Researchers develop tech to detect breast cancer with blood test

Mammograms and physical breast exams have been the standards of breast cancer detection for years.

Now researchers at Arizona State University are thinking outside the box when it comes to early detection. It involves a blood test that could determine whether or not you have breast cancer, even before you get a mammogram.

These researchers are focusing on a particularly aggressive form of breast cancer called "Triple Negative."

"Triple Negative Breast Cancer" occurs most frequently in women of color and young women, and can be hard to detect on a mammogram. That's why ASU researcher Dr. Joshua LaBaer and his colleagues are developing a blood test that can detect the cancer at the earliest stages. And their research could have huge implications for other forms of cancer detection, too.

Imagine taking a simple blood test that detects an aggressive form of breast cancer. That's exactly what Dr. Joshua LaBaer and his researchers are working on at ASU's Virginia G Piper Center for Personalized Diagnostics.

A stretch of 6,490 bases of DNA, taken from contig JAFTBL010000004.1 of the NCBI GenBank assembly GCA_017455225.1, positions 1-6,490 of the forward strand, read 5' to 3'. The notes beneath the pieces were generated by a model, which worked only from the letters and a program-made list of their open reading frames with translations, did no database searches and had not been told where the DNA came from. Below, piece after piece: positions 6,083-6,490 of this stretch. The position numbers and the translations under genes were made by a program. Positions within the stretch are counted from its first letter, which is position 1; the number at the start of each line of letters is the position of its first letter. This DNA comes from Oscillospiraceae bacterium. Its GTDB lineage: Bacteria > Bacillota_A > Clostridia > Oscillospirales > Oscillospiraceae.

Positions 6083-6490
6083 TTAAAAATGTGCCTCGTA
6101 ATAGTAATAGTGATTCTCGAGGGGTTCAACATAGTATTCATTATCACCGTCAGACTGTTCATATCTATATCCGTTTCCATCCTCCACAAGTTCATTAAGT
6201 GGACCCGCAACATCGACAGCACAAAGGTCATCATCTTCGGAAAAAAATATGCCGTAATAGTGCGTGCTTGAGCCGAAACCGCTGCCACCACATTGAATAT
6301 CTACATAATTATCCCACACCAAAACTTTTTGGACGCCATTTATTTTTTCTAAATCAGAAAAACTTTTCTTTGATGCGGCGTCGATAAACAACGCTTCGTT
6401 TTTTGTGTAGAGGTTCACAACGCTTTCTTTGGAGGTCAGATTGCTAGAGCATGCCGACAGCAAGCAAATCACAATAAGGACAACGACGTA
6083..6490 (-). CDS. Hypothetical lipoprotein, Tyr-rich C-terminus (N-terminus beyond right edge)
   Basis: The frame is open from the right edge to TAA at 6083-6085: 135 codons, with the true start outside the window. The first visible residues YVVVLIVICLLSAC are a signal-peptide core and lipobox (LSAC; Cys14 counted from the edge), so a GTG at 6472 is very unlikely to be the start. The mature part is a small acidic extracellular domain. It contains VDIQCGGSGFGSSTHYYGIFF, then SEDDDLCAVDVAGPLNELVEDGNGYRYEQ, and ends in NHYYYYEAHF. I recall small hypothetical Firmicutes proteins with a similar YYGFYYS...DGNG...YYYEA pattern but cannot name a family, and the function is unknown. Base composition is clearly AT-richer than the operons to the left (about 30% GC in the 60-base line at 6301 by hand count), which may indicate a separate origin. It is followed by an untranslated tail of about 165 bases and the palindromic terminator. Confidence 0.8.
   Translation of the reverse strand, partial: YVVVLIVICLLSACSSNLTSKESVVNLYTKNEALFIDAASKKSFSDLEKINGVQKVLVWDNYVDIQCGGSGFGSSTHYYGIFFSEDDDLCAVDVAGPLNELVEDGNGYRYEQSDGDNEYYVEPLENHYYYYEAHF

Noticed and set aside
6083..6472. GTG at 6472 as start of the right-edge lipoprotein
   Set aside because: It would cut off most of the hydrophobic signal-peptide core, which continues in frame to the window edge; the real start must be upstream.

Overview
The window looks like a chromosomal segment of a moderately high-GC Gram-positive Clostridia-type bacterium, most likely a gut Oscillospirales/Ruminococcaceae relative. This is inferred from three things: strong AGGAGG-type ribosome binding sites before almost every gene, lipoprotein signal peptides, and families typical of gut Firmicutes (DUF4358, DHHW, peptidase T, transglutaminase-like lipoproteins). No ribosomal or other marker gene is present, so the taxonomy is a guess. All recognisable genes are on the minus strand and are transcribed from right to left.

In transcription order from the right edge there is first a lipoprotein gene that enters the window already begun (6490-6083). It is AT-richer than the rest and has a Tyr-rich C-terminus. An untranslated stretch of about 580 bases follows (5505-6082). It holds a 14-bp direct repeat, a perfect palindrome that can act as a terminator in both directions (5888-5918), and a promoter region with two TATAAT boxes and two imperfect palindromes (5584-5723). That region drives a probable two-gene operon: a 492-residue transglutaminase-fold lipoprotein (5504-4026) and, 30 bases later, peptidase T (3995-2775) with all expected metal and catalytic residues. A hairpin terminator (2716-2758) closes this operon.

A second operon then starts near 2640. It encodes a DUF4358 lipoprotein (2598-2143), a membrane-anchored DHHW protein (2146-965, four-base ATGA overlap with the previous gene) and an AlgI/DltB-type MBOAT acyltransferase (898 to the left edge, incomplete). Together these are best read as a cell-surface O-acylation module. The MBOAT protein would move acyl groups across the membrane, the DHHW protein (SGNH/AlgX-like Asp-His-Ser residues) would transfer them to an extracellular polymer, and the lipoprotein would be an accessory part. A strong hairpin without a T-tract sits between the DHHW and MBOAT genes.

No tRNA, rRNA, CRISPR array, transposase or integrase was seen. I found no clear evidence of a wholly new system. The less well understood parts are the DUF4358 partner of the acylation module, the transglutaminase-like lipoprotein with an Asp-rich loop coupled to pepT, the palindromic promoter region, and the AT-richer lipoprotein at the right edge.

"It turns out our own immune system can detect cancers because of proteins that are unusual in cancers and not present in healthy people," said Dr. Joshua LaBaer.

Dr. LaBaer has been researching these unusual proteins for five years, looking for antibodies or "biomarkers" that signal disease.

"It is the type of breast cancer for which we need more and better therapies, and we really do need to be able to find this earlier," said Dr. Karen Anderson.

Dr. Karen Anderson also researches cancer at ASU. She joined in the lab where researchers developed special technology to study cancer biomarkers. The technology uses thousands of human gene samples from all around the world analyzed by advanced computer programs.

"These particular biomarkers may have use for other types of cancers, and in particular we're looking at them for ovarian cancer as well because triple negative breast cancer and ovarian cancer sometimes go hand in hand," she said.

"A lot of women don't get mammograms for a variety of reasons; they're not accessible to them, or they don't get around to them, so having a blood test is a compliment to imaging studies, and that's really why we're going after blood tests," said Dr. LaBaer.

Dr. LaBaer's work on biomarkers was recently published and validated in a very large study. Researchers still need to run several more studies before the blood test becomes available to the public.